With more single professionals and students in Bristol than ever, the demand for HMO (Houses in Multiple Occupation) vacancies is rising. Perhaps, you have a perfect flat share opportunity near the city centre? Maybe you want to list a five-bedroom house with exceptional communal facilities for students? No matter the property, we can help with our comprehensive Houses in Multiple Occupation letting services.
At Lets Rent Bristol, we know the HMO and student letting market inside out. Using our decades of experience, we’ll ensure that your property:
A Bristol property is a house in multiple occupation (hmo) if both of the following apply:
Many student properties for rent, for example, count as HMOs. According to The Housing Act of 2004, property is subject to mandatory licensing if it is occupied by 5 or more people living in 2 or more separate households.
If you don’t follow the rules for a house or flat in multiple occupation, you could be fined up to £20,000 so let us take care of it for you and ensure you are letting your property on the correct side of the law! This is both in terms of the license you need and the type of features you should supply, and your responsibilities in terms of fire safety and gas safety certificates.
Houses of Multiple Occupancy, particularly large HMOs, are a lot more work to take care of than smaller residential rental properties, and there are more rules in place concerning aspects such as health and safety. This is why so many Houses in Multiple Occupation landlords leave the management to us.
HMO management is when a property manager handles a house of multiple occupation on behalf of a landlord. A common example of this is a student property with tenants from several households. HMOs must hold licenses and meet different standards than other rental properties, so it can be useful to pay for HMO management so an expert can deal with this for you.
You will probably require a HMO licence if you let to 3 tenants who are from 2 or more households. If all three tenants are part of the same household (such as a family unit) you do not need a HMO licence,
This depends the area of Bristol the property is in. According to the Bristol City Council, areas which do require planning permission to turn a “dwelling house” into any size of HMO include: Clifton West and East, Redland, Cabot, Cotham, Lawrence Hill, Avonmouth Village, North Bristol, South Bristol, and East Bristol (find out the boundaries of these areas here).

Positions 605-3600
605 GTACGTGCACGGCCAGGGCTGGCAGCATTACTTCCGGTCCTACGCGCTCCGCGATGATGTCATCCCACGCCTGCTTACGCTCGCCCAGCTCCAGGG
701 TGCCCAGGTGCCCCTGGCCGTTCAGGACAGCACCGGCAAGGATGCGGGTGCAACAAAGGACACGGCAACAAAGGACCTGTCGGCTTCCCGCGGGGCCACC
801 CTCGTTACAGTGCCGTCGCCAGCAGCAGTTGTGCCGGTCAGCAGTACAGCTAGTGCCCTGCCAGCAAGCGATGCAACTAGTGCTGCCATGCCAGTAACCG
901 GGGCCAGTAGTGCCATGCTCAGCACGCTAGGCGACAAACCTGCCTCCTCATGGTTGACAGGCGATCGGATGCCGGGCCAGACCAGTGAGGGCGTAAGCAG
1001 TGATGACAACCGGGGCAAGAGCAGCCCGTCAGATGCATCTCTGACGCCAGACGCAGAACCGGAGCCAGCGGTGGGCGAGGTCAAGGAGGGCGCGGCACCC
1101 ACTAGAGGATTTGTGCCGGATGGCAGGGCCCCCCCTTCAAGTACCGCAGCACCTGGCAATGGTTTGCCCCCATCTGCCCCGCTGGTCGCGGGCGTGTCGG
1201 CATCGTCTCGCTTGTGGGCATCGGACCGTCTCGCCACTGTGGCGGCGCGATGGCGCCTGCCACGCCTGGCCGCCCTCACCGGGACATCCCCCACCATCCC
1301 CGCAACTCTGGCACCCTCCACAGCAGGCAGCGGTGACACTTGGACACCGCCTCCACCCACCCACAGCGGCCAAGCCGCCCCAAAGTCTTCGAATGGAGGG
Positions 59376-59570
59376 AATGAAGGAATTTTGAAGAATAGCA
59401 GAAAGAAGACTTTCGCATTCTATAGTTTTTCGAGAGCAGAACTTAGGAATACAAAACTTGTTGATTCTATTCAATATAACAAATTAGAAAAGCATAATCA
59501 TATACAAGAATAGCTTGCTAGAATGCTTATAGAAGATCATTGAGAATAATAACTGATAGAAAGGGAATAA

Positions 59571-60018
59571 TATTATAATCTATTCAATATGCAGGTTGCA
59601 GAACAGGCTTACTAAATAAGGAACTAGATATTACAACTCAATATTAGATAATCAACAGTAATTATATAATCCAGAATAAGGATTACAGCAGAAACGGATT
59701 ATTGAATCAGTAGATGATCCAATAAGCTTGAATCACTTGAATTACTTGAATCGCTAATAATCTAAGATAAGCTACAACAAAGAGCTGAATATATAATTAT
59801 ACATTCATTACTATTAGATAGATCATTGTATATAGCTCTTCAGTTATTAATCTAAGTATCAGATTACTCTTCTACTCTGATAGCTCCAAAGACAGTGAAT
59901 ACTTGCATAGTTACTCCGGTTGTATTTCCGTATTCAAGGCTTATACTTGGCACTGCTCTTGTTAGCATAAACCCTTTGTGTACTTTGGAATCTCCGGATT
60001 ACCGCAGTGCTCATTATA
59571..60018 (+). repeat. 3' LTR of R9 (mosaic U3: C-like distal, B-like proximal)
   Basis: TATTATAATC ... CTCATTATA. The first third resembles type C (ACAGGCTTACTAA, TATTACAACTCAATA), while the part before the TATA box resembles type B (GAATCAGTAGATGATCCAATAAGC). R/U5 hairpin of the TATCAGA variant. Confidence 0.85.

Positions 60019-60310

The South Gloustershire Council are also currently considering proposals for similar legislation in areas including Filton and Horfield
While in many places in the country, these conversions are covered by permitted development rights, these areas are covered by Article 4 directions from the City Council to avoid too large a number of HMO properties being created.
Neighbours do not get a say over HMO licensing. However, if the HMO requires planning permission, neighbours can object through the normal planning consultation process. The council will then take these objections into account when deciding if the owners will be granted permission.
In Bristol, there are three different types of license that may apply to your property depending on whether you have a small or Bristol HMO and where it’s based. All HMOs with at least 5 people from 2 different households require a mandatory license.
Houses of Multiple Occupation in Central Bristol (including areas such as Easton, Southville, and Lawrence Hill) require enrollment in an Additional Licensing Scheme. In Bedminster, Horfield, and parts of Brislington, HMO properties that would not otherwise come under mandatory Licensing require Selective Licensing.